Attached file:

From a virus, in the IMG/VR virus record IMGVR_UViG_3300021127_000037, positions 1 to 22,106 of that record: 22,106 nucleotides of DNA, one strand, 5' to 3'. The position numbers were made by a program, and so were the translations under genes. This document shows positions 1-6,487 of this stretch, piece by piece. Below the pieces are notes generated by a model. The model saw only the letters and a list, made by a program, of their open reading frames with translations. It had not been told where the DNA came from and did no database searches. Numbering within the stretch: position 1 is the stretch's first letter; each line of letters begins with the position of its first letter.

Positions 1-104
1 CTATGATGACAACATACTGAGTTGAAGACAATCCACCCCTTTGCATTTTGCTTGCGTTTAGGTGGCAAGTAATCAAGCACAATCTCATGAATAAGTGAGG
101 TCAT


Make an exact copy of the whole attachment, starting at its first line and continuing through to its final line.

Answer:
From a virus, in the IMG/VR virus record IMGVR_UViG_3300021127_000037, positions 1 to 22,106 of that record: 22,106 nucleotides of DNA, one strand, 5' to 3'. The position numbers were made by a program, and so were the translations under genes. This document shows positions 1-6,487 of this stretch, piece by piece. Below the pieces are notes generated by a model. The model saw only the letters and a list, made by a program, of their open reading frames with translations. It had not been told where the DNA came from and did no database searches. Numbering within the stretch: position 1 is the stretch's first letter; each line of letters begins with the position of its first letter.

Positions 1-104
1 CTATGATGACAACATACTGAGTTGAAGACAATCCACCCCTTTGCATTTTGCTTGCGTTTAGGTGGCAAGTAATCAAGCACAATCTCATGAATAAGTGAGG
101 TCAT